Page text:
# Applying Physics-Informed Neural Networks to Solve Navier–Stokes Equations for Laminar Flow around a Particle

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## Abstract

**:**

## 1. Introduction

## 2. Methods

#### 2.1. Navier–Stokes Equations

#### 2.2. Automatic Differentiation

#### 2.3. PINNs Framework

_{NS}in Equation (5), which represents the aggregate of residuals across all training points in the computational domain.

_{NS}is the loss function of Navier–Stokes equations. R

_{mass}, R

_{x-mom}, and R

_{y-mom}are the residuals of Equations (1)–(3), respectively (mass conservation, x-momentum, and y-momentum equations). N

_{p}is the total number of training points in the fluid domain. The residual is calculated as the l

_{2}norm of each equation, as expressed in Equation (6).

_{NS}is minimized (ideally to zero), each predicted solution at every individual point within the fluid domain complies with the governing equations. Consequently, the predicted values of u, v, and p are one possible set within an infinite array of solutions to the PDE.

_{pI}, N

_{pO}, and N

_{pW}are the number of boundary points on the inlet, outlet, and wall. R

_{inlet}, R

_{outlet}, and R

_{wall}are the residuals of inlet, outlet, and wall boundary conditions. The total loss function J

_{total}is the summation of both Navier–Stokes loss and the boundary conditions loss, as shown in Equation (8):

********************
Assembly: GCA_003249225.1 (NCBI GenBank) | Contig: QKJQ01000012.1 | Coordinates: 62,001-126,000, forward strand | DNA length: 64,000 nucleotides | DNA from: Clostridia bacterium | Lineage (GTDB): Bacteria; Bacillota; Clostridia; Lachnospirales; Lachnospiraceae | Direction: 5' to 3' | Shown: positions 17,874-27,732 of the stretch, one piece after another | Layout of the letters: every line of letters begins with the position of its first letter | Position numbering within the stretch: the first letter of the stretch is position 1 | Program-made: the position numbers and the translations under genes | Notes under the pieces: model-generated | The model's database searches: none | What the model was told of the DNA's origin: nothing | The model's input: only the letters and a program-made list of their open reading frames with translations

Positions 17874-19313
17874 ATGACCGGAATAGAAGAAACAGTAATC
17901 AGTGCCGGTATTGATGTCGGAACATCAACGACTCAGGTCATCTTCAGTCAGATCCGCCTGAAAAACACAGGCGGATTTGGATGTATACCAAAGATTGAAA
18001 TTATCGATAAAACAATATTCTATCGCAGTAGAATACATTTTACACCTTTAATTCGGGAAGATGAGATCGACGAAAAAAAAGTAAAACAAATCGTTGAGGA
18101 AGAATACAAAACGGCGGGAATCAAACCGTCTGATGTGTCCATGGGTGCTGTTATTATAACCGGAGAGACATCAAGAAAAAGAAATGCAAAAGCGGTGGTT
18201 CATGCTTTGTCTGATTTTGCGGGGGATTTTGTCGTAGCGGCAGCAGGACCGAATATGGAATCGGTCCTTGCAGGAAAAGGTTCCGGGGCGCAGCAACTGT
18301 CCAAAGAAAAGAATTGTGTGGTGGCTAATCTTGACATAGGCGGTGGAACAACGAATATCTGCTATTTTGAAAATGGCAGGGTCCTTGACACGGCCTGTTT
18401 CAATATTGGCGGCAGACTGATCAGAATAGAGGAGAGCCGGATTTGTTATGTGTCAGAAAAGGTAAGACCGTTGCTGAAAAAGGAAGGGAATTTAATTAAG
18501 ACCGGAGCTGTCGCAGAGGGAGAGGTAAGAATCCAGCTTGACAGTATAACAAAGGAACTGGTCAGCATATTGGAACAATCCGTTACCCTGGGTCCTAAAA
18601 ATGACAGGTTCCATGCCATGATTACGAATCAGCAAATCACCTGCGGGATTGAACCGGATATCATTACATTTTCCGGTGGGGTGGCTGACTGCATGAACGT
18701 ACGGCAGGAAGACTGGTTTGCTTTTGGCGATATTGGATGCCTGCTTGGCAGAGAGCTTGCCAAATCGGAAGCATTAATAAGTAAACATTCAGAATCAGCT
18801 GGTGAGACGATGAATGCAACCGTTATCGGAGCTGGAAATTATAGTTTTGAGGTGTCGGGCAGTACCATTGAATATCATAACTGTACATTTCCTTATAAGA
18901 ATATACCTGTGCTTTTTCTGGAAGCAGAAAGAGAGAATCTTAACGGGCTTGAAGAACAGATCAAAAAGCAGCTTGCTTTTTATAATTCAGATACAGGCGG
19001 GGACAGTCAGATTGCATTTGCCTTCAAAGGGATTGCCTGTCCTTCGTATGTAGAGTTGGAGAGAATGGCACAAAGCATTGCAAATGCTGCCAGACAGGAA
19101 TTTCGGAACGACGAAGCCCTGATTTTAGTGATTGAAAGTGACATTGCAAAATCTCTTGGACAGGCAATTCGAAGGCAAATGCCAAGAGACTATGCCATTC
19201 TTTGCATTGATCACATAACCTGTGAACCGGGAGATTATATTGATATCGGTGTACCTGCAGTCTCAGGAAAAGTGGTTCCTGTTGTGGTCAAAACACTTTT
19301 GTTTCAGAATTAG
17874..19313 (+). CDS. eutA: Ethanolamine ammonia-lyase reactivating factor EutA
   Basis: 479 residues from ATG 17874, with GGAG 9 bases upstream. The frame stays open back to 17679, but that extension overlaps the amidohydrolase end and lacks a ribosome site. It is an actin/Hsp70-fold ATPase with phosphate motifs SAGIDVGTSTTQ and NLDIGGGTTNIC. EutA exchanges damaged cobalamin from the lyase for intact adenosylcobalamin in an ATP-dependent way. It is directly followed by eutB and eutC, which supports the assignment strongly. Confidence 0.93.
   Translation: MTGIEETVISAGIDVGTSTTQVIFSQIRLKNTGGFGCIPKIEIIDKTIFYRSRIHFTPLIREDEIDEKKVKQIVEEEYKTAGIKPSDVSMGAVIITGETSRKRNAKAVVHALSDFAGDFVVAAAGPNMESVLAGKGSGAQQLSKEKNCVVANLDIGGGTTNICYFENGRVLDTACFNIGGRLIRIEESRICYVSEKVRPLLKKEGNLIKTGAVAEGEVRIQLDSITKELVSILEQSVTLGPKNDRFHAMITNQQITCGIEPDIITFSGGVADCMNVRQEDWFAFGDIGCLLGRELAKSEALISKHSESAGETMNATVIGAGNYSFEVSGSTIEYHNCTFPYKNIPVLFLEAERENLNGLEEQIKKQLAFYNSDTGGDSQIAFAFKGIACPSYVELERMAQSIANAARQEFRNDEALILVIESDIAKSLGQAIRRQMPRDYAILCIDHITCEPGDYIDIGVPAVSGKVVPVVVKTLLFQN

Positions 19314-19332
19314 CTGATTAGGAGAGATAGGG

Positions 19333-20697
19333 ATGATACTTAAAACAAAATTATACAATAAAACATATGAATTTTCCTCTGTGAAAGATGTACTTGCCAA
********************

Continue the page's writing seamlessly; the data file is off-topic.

#### 2.4. Investigated Domain

^{3}across all cases, while the dynamic viscosity is set at 0.2, 0.05, and 0.02 Pa·s, respectively. The viscous heat is neglected in this study.

#### 2.5. Drag Force Coefficient

_{d}is defined as Equation (11):

_{d}represents the drag force applied to the particle in the streamwise direction, which, in this instance, corresponds to the x-direction. The drag force consists of two components in the low-Re flow regime, namely pressure-driven drag force and viscous drag force, as graphically depicted in Figure 4, where r is the radius of the circular particle and $\overrightarrow{n}$ is the unit normal vector of the particle. In conventional CFD using Finite Volume Method, the fluid-solid interaction force can be easily obtained by calculating the total force exerted on all surrounding fluid grids adjacent to the particle wall, as shown in Equation (12):

_{cell}is the volume of each grid adjacent to the particle wall. However, due to the nature of the PINNs, which utilize a point-based system, this methodology cannot be applied as there is no fluid grid volume. As a result, the drag force is determined by numerically integrating the pressure p and the stress tensor τ on the surface of the particle.

**Pressure drag force**

**Viscous drag force**

#### 2.6. CFD Validation

^{−5}. The CFD simulation is performed on an Intel i9-10940X at 3.3 Ghz.

## 3. Results

^{−7}, around 140,000 iterations.

## 4. Conclusions

## Author Contributions

## Funding

## Data Availability Statement

## Acknowledgments

## Conflicts of Interest